Maoism vs Democracy - A crucial frontier


In our entire experience as a democracy, we have faced several challenges of varying intensity. One of the more serious of these is that of institutionalizing democracy in the areas which have traditionally been called the 'Red Corridor'. The issue recently came into light during the tragedy in Dantewada. This article examines various facets of this challenge and tries to provide some solutions.

In November 2018, Chhattisgarh witnessed what were perhaps its most successful state assembly elections in recent times. This was the truest in Naxal-infested areas, where poor villagers defied the 'red threats' and turned out to vote in large numbers. The 18 Naxal-affected assembly constituencies in the state saw a turnaround of 76.28%, which was considerably higher than the last time. Villagers not just defied Naxal threats, but also defied the rugged geography of the area, which threatened to make polling stations inaccessible to a large number of villages. Villagers used boats to cross the mighty Indravati River, and that too after having crossed long distances on foot.

Contrast this with the situation this time around, just about six months from the previous assembly elections. The Dantewada incident is perhaps as strong a threat that can be issued to any supporter of democracy. A sitting MP of the ruling party was blown up along with four security personnel. The ambush and the blast have now made the atmosphere extremely tense. This is somewhat reminiscent of the incident in 2013, though on a smaller scale, where 25 Congressmen were killed by Left-Wing extremists. After this incident, six polling booths in the district saw no voting at all.

Tension and fear


In these areas, where human life is nothing more than simple statistics, where a lack of development and a frightening ideology have combined to create explosive situations, democracy faces an uphill task. The first and foremost hurdle is to remove the fear from the hearts of people. This in itself is a task that might take several years of work. Despite India's security forces giving all of their efforts, the Naxals still hold sway over large swathes of territory. These are the areas where landmine explosions and gross violations of human rights are a fact of life.

This atmosphere of fear is something which cannot be expressed in articles of any length. The poor villagers have to live in a proverbial hell. If villagers cooperate with the security forces, they have to face the bullets of the Naxalites. On the other hand, even being suspected of cooperating with the Naxals can lead to custody and even death. It is not uncommon to find stories of entire villages being deserted in the so-called 'Red Corridor'.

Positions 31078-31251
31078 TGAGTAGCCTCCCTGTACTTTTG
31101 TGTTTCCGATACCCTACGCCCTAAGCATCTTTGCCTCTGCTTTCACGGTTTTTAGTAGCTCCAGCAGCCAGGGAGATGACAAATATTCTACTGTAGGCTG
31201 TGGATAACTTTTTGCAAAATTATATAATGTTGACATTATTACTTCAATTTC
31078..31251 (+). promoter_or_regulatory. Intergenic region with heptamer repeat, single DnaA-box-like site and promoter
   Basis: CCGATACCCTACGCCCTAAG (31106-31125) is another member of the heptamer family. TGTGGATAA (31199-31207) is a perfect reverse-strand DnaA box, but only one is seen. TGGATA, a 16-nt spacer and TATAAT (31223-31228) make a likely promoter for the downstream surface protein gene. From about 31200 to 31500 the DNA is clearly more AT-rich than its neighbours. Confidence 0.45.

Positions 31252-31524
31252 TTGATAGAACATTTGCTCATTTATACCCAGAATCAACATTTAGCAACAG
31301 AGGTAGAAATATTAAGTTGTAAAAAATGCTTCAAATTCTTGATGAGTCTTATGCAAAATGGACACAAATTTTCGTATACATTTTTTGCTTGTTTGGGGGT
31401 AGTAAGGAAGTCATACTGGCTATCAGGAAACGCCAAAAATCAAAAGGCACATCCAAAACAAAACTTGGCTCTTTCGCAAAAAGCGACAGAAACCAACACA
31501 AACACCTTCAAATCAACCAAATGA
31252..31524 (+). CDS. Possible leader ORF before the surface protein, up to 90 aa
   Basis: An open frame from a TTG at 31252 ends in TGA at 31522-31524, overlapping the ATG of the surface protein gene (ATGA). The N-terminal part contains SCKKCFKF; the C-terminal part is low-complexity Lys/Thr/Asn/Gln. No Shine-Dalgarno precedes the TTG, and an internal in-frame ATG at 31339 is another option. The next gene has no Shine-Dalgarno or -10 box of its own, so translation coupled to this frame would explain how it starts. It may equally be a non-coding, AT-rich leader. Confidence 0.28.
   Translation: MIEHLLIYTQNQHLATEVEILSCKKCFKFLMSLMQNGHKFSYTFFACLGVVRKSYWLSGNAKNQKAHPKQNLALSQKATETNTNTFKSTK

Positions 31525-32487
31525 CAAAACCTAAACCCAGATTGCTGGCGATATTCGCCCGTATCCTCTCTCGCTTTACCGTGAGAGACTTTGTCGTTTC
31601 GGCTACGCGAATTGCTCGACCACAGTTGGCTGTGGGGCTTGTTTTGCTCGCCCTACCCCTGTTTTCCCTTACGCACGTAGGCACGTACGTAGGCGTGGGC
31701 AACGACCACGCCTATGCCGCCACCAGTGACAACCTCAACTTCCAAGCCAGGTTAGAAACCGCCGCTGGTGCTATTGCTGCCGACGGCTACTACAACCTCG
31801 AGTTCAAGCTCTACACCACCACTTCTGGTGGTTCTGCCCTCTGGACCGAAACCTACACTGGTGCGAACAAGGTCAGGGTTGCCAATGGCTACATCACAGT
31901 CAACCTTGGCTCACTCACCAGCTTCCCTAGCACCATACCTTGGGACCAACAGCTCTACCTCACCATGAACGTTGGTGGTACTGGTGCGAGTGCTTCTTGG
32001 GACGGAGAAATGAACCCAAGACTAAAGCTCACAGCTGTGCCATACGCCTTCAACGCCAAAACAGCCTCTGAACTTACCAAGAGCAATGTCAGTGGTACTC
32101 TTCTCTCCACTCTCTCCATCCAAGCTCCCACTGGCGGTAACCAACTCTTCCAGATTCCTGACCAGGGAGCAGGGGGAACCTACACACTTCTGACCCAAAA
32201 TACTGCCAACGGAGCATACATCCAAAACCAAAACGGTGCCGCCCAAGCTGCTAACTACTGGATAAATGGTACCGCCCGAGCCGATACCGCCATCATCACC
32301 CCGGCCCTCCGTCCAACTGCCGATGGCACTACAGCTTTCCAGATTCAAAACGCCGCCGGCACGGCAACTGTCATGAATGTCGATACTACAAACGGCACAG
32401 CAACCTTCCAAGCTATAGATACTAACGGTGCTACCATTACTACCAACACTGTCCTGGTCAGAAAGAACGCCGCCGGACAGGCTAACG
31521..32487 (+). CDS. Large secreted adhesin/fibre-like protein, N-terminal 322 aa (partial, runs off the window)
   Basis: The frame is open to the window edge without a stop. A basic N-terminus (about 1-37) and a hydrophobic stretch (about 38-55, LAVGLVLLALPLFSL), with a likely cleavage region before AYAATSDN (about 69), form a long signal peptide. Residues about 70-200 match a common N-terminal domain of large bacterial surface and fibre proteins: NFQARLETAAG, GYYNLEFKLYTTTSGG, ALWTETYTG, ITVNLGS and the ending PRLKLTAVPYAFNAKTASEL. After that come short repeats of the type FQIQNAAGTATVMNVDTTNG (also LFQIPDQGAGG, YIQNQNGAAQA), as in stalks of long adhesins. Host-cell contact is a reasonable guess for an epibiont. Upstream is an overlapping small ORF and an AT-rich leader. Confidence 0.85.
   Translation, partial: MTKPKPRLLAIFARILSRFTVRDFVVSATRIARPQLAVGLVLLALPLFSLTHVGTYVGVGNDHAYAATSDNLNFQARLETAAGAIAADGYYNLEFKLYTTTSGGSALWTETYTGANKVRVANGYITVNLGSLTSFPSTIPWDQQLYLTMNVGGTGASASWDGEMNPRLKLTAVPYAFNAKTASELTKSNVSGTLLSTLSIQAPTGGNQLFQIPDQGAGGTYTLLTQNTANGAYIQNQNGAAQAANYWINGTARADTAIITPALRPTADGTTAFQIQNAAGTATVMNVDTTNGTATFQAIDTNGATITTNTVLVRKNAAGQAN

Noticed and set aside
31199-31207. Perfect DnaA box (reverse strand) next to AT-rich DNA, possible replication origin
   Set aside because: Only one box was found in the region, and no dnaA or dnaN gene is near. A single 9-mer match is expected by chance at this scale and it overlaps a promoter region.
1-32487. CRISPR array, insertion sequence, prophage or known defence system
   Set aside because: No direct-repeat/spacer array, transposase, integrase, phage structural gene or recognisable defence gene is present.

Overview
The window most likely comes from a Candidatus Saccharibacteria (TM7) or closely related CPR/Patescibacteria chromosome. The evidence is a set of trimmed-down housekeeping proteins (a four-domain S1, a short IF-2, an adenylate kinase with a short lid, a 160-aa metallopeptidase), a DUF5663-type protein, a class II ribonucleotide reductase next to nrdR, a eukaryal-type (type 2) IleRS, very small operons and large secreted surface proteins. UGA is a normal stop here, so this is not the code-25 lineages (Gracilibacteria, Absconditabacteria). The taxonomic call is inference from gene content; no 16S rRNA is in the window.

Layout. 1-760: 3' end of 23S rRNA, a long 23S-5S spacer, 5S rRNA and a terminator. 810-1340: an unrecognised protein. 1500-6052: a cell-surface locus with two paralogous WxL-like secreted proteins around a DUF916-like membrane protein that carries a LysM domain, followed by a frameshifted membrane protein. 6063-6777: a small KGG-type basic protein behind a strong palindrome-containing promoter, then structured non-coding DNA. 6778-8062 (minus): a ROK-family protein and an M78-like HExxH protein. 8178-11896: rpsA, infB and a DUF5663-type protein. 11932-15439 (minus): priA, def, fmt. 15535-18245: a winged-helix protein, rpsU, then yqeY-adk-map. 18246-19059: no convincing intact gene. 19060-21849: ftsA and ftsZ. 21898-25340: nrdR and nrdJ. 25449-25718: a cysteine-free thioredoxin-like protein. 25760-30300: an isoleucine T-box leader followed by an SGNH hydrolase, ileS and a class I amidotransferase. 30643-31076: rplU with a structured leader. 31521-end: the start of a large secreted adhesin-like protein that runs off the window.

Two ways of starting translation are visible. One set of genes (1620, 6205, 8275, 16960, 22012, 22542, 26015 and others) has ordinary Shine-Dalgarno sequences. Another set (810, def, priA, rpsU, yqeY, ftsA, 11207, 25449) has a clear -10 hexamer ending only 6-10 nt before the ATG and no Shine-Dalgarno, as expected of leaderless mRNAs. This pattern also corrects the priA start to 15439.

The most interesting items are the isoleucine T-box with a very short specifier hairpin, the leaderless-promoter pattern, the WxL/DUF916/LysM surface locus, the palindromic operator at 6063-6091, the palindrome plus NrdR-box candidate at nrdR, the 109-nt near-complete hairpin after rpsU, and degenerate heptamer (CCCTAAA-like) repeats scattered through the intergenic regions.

The Development factor


The other great barrier that democracy faces in these areas is that of lack of development. The villages are rarely connected with metalled roads. The forested terrain is obviously a problem as well. This lack of connectivity leads to situations where moving to the polling booth to cast a vote becomes some kind of lethal adventure. At the beginning of the article, we saw how voters had to use a boat to cross the Indravati River, only and only to cast their vote. What we all take for granted in our cities is a prized commodity in these areas.

In fact, in several booths of the Naxal-affected areas, there is practically no network connectivity. A report was published in 'The Hindu' just a couple of days ago, which showed the plight of villagers living in the Naxal-infested area in Gadchiroli of Maharashtra. Most of these voters hadn't received their Voter IDs and were unsure if their name was even in the electoral roll or not. Moreover, these villagers did not witness any kind of din and bustle of an electoral campaign. As most of them also suffer from diseases like eczematous dermatitis and are therefore bed-ridden, their poor health also stands in the way of them exercising their franchise.

Looking for solutions


What can we do to cure this menace? First of all, it is important to remember that the problem cannot be solved within a year or even within five years. Several decades of work is required to solve an issue of this scale. Firstly, it is important to ensure that the physical safety of the villagers is ensured through a protracted campaign against the Naxalites. This can be our strategy in the short run.

In the medium and long run, we have to ensure that the development process which has been carried on in various extents in the rest of the country should be similarly carried out in these regions as well. After all, this was how the Naxals took birth, isn't it? They gave the argument that the exploitation by local landed elites and the 'sham' nature of democracy was the reason for the exploitation of the peasants and the workers, and thus took upon them the task of bringing a 'revolution'. Combating this kind of ideology is not going to be easy by any stretch of the imagination, especially when exploitation of the peasants is a fact of life. But it has to be done if one of the last frontiers of Indian democracy has to be successfully overcome.


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